Volume 17 • Issue 30 | Dec. 17 - 23, 2004


Downtown Express photo by Anna Sawaryn

Ukrainian women sold $2 orange “cashmere” shawls at a flea market last Sunday at St. George’s School on E. Sixth St.

Downtown Ukrainians show their true color: orange

By Justin Rocket Silverman

The line at the Self Reliance Federal Credit Union in the East Village has been a little longer than usual lately, as residents of all five boroughs come in to deposit money — in someone else’s account.

That someone is the Philadelphia-based United Ukrainian American Relief Committee, a 60-year-old organization that has lately focused its energy on supporting Ukraine’s opposition presidential candidate, Viktor Yushchenko, and his populist “Orange Revolution.” The ongoing political upheaval in the Ukraine that caused nearly a million people to surge through the streets of Kiev last month has stirred the hearts of first-, second- and even third-generation Ukrainian immigrants living in New York City.

“We’ve seen plenty of older people, seniors who live on a fixed pension, come in and make very generous donations,” said Genya Kuzmowycz Blahy, C.E.O. of the Self Reliance Federal Credit Union. “It’s like what’s going on now in Ukraine is the chance these older people have been waiting on for 50 years.”

Blahy said donations through the account at her credit union recently exceeded $100,000 — money that is used to help protesters living in a spontaneous tent city outside government offices in Ukraine.

The East Village is home to one of the largest and longest-standing Ukrainian populations in the United States. St. George’s Ukrainian Catholic Church on E. Seventh St. has been a neighborhood fixture since 1911, and its majestic cathedral still serves as the community’s unofficial capital. After demonstrations broke out in Kiev and other Ukrainian cities, orange ribbons went up in the neighborhood to show solidarity with protestors and condemn the widespread voter fraud that overshadowed Yushchen ko’s defeat on Nov. 21.

“The community of immigrants that arrived recently is taking this very seriously, as their identity is at stake,” said Reverend Bernard Panczuk of St. George’s. “But it’s also an awakening for members of the community who were born here that they need to stand up for their country if they want it to be free.”

Panczuk called this a window of opportunity for Ukraine, a chance for the nation to assert itself after a long history of repression and control at the hands of Russia. Yushchenko is widely favored among the more liberal demographic in Ukraine that wants a closer relationship to the West instead of the traditional close ties with Moscow. Russian President Vladimir Putin has repeatedly stated his support for Prime Minister Viktor Yanukovich, Yushchenko’s opponent who was declared the winner in last month’s election by the current Ukrainian president, Leonid Kuchma.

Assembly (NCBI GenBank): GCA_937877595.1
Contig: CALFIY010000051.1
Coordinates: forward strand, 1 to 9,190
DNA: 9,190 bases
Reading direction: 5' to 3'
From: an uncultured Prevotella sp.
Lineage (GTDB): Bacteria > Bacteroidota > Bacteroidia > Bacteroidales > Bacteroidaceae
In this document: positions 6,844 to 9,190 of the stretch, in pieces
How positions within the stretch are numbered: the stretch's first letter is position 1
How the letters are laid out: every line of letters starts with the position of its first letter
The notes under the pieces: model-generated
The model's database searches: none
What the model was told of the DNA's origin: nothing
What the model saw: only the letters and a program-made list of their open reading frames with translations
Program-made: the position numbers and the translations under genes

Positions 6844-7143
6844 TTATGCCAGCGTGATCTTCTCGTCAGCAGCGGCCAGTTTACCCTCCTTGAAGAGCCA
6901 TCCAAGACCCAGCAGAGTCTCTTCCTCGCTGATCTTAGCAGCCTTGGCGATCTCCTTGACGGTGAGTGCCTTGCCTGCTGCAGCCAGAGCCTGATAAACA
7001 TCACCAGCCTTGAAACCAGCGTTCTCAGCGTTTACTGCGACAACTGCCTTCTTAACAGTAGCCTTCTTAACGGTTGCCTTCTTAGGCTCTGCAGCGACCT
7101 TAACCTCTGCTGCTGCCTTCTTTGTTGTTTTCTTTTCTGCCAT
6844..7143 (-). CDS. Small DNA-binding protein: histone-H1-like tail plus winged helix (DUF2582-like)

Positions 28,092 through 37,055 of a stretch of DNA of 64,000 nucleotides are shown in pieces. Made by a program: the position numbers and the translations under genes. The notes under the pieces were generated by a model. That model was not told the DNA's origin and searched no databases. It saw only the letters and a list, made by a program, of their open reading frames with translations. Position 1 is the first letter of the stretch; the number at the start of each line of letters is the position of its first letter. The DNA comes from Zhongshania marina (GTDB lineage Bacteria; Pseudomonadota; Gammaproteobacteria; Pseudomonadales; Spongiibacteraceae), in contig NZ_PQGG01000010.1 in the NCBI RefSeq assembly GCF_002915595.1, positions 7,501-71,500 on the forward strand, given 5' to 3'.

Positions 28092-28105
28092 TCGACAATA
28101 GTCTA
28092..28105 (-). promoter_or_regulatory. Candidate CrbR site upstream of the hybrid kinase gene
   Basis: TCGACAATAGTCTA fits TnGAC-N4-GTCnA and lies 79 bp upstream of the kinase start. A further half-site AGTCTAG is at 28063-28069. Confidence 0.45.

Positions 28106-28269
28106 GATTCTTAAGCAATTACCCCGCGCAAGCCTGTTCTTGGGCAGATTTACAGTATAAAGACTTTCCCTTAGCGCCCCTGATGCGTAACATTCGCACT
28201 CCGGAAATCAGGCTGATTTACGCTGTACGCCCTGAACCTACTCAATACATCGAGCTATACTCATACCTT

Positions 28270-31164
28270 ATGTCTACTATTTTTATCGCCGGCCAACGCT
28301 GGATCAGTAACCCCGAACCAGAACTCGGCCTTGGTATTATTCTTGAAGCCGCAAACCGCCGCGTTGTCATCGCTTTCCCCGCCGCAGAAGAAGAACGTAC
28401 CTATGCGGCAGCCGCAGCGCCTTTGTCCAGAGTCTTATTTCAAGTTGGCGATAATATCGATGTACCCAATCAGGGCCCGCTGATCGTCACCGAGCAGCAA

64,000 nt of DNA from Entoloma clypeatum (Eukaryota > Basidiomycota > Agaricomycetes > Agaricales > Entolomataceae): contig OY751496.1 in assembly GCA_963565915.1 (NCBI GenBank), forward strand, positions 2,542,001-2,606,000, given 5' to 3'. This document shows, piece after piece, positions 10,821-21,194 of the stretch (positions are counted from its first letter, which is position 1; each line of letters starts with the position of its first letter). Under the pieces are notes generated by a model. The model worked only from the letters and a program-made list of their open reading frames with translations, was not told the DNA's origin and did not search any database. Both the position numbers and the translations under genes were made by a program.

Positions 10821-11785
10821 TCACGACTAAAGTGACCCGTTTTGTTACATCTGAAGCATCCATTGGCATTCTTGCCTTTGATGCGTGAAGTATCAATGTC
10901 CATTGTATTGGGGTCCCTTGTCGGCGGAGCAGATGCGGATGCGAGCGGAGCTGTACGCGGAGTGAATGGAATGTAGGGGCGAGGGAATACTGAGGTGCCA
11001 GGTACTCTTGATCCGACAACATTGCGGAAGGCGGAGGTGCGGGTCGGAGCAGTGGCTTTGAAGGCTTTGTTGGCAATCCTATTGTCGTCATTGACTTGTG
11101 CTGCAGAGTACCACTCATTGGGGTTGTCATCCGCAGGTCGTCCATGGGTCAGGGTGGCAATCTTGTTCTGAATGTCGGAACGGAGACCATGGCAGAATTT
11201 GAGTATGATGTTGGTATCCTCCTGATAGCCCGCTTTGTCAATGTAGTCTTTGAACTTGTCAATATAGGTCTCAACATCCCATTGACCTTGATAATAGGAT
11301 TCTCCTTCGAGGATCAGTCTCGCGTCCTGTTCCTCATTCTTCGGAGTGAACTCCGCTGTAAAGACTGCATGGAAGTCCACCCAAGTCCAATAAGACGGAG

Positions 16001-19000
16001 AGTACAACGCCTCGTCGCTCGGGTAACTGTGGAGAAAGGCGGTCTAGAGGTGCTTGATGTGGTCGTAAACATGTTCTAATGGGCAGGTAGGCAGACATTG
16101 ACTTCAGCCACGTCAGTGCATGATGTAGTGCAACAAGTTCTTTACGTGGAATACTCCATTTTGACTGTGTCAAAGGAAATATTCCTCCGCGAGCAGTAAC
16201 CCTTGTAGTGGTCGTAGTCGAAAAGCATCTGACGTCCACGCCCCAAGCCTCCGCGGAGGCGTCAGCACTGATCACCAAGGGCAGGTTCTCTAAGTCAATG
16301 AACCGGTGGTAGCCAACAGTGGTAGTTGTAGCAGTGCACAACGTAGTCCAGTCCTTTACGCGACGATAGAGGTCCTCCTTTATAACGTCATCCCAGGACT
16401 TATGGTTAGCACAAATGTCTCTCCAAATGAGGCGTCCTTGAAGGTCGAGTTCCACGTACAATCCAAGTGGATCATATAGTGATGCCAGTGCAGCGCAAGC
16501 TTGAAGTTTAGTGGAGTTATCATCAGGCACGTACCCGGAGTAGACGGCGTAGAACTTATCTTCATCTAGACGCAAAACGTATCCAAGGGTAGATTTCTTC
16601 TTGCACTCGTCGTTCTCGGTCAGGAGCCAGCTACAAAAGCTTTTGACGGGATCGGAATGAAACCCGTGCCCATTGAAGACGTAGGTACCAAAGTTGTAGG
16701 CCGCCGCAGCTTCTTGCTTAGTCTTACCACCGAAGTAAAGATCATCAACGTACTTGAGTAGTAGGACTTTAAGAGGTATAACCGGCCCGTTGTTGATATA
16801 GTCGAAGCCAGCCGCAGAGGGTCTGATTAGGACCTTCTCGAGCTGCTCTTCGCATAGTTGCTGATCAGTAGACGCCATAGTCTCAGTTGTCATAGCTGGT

“Kuchma does not even speak Ukrainian very well,” said Jerry Kurowyckyj of Kurowycky Meat Products on First Ave. in the East Village. “His wife does not speak Ukrainian at all, she only speaks Russian. Yushchenko and the Orange Revolution is our first and last chance for true democracy and independence from Russia.”

In addition to monetary donations, East Village Ukrainians are organizing petition drives and phone lists to lobby elected officials in Washington, D.C., on behalf of the Orange Revolution. Some New Yorkers are even planning to fly back to Ukraine in the coming weeks to volunteer as poll monitors on Dec. 26, the date of a new election after the previous vote was declared invalid by the nation’s Supreme Court. Considering the reports of violence and intimidation that marred the first election, the volunteer poll monitors may be putting themselves at risk. Training sessions for those planning to travel to Ukraine later in the month are scheduled at the Ukrainian Congress Committee of America, also in the East Village.

One Ukrainian who has already returned home is Vitali Klitschko, who said he considered canceling a heavyweight title fight in Las Vegas last Saturday. Instead he used the fight, and his resounding victory, to promote the Orange Revolution by wearing an orange flag during the match. It is the same flag that now flies off bars, restaurants and homes throughout the Ukrainian community in the East Village.

“I support Klitschko because he supports Yushchenko,” said Nazar Stryhun, 32, outside the Ukrainian Sports Club on Second Ave. Saturday night. Stryhun was wearing an orange shirt with the word “Tak” emblazoned across the front. Tak is Ukrainian for “yes,” and is a rallying cry for Yushchenko supporters.

“Yushchenko won in the first and second round of voting. He will also win in the third round and then he will be champion, just like in boxing,” said Stryhun. (The first round included about 80 candidates.) An all-night vigil is planned at St. George’s Ukrainian Catholic Church on the night of Dec. 26, when the former Soviet republic of Ukraine makes another attempt at holding free and fair elections.



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